Cognitive Ethnography

Reading Schedule | Project Due Dates | Assignments | Textbooks | Policies

Course and Instructor Information

Course Numbers: ACN 6V81 and EMAC 6375
Meeting Time: Monday, 7:00pm-9:45pm
Meeting Location: ATC 2.602
Instructor: Professor Matthew J. Brown
Course Website:
Office Hours: Monday-Tuesday 5:00-6:00pm, JO 4.120, or by appointment
Schedule an appointment:

Course Description

Cognitive Ethnography is a method for the study of cognition in everyday activities. Students in this course will learn to observe, document, and analyze cognitive processes in real-world settings. The course will challenge the assumption that cognition can be studied independent of cultural and ecological setting, social interaction, communication, and the body. We will build an understanding of the interaction between culture, cognition, and communication based on cognitive ethnographic methods, and on theories and concepts from distributed cognition, cultural psychology, and situated learning perspectives that provide the foundations of cognitive ethnography. The use of these methods and theories to study media, engineering practice, scientific research, human-computer interaction, and system design will be emphasized.

Student Learning Objectives

  1. Students will learn and practice the qualitative methodology of cognitive ethnography. (Assessed via Cognitive Ethnography Project)
  2. Students will gain the basic knowledge of embodied, situated, and distributed cognition approaches. (Assessed via participation in class discussion of readings and Cognitive Ethnography Project)
  3. Students will produce original research on a field site relevant to their curricular interests using cognitive-ethnographic methods. (Assessed via Cognitive Ethnography Project)
  4. Students will learn to engage in the professional academic practice of peer review. (Assessed via Peer Review Assignments)
  5. Students will learn the basics of ethical conduct of human subjects research. (Assessed via Ethics Training component of Cognitive Ethnography Project)

Textbooks and Readings

There is only one book you are required to order for this course:

The book has been ordered at Off Campus Books, and likely cannot be found at the on-campus Follett University Bookstore. This book is available electronically through MIT Cognet, which you access through the UT Dallas Library. All other readings will be provided electronically as PDFs. It is my recommendation that you purchase a physical copy of the book, and you print all of the articles, as the research seems to show that paper texts are more effective cognitive artifacts for scaffolding learning and recall than most digital texts. Alternatively, you may use a distraction-free eReader to access the texts.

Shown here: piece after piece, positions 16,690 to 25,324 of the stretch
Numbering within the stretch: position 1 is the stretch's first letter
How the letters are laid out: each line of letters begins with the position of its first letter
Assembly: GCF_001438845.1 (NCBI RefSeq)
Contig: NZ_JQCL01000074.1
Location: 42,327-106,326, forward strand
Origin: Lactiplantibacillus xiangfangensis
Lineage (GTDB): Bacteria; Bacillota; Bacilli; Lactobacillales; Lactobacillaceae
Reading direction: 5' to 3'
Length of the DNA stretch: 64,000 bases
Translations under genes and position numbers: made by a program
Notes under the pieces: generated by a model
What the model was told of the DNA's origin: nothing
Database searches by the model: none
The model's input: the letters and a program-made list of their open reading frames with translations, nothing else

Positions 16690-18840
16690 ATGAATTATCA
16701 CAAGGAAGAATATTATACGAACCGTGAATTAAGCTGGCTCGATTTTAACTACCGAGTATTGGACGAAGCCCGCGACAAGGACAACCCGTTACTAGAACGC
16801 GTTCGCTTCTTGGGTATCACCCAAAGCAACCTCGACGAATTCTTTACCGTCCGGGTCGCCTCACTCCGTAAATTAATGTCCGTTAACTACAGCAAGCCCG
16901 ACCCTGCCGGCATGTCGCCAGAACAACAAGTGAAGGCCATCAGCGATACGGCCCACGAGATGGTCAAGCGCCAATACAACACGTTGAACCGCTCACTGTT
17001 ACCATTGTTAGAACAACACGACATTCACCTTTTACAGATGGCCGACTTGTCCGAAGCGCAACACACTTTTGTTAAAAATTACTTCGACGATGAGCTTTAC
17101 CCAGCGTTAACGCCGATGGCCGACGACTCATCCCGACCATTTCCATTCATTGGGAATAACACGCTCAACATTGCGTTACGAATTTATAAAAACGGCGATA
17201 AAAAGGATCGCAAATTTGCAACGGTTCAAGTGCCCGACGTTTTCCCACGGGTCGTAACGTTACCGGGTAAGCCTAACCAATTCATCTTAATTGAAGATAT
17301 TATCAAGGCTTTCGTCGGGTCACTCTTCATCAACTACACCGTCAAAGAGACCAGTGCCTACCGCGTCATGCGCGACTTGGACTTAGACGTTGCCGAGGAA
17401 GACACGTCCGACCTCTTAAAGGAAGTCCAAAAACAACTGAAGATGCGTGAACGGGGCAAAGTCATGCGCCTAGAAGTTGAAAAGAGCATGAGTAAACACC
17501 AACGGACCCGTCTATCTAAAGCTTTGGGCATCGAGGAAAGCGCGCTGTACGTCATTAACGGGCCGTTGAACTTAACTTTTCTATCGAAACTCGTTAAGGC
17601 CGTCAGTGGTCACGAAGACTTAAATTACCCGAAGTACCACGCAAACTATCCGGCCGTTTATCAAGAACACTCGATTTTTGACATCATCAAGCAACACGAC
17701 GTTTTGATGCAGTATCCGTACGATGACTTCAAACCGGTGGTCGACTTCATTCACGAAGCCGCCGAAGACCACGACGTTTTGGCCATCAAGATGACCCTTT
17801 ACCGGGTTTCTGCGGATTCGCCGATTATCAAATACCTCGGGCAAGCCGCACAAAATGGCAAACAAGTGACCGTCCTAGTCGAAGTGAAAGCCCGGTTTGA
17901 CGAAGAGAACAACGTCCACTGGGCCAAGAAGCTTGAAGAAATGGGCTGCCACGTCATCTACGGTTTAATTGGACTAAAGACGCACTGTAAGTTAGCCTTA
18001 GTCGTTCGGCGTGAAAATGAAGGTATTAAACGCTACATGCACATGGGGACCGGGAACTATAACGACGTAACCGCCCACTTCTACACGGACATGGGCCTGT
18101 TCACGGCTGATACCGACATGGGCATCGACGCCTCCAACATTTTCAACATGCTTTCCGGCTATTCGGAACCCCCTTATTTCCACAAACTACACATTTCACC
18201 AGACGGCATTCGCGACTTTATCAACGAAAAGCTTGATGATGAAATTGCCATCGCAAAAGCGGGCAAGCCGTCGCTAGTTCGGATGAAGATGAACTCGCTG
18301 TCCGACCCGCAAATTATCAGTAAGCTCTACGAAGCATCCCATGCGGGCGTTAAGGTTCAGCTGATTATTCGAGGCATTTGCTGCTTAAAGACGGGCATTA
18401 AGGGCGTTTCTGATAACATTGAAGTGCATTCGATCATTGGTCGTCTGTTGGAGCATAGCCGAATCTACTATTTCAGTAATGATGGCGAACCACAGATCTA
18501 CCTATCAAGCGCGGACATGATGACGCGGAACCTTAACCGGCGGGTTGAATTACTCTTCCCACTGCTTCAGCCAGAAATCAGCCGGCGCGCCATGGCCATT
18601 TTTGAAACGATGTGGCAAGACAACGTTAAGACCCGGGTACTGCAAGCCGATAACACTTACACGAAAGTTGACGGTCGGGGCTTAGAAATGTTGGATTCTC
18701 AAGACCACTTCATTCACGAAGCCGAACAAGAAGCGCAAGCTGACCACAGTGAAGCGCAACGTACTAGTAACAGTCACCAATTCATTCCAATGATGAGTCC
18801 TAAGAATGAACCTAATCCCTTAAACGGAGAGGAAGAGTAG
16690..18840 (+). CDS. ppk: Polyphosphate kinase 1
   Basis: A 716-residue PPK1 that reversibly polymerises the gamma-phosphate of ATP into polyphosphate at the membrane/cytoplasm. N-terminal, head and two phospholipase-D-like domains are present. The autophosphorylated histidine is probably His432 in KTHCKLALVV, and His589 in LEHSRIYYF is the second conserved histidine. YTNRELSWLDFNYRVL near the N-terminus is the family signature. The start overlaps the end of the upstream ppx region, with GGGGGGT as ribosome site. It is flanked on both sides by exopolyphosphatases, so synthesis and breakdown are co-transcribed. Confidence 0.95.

Detailed Schedule of Readings

  1. 8/24 – Introduction: Cognition? Ethnography? Cognitive Ethnography?
  2. 8/31 – Situating Cognition
  3. 9/7 – Labor day holiday
  4. 9/14 – Distributed Cognition I
  5. 9/21 – Distributed Cognition II
    • Read CitW, Chapters 5-7
  6. 9/28 – Distributed Cognition III
    • Read CitW, Chapters 8-9
  7. 10/5 – Transcription and Professional Vison
  8. 10/12 – Cognitive Ethnography of Science I
  9. 10/19 – Cognitive Ethnography of Science II
  10. 10/26 – Cognitive Ethnography of Design
  11. 11/2 – Cultural Models
  12. 11/9 – Cognitive Ethnography of Education
  13. 11/16 – Cognitive Artifacts
  14. 11/23 – Fall break
  15. 11/30 – Interaction & Embodiment
  16. 12/7 – Embodied Animal Cognition and Human Origins


  1. Cognitive Ethnography Project — The main assignment for this course will be a multi-step cognitive ethnography. During the early part of the course, you will be required to choose a field site to conduct your cognitive ethnography. You will spend at least a few hours at for field site each week during the term. At several points you will be asked to turn in activities that focus on different cognitive-ethnographic methods, such as field notes, photo documentation, video documentation, interviewing, transcription, and analyzing cultural models and activities. These parts will culminate in a final report. (See handout)

  2. Attendance and class participation.

  3. Reading quizzes as needed — To ensure that all members of the class are keeping up with the reading assignments.

Course Policies

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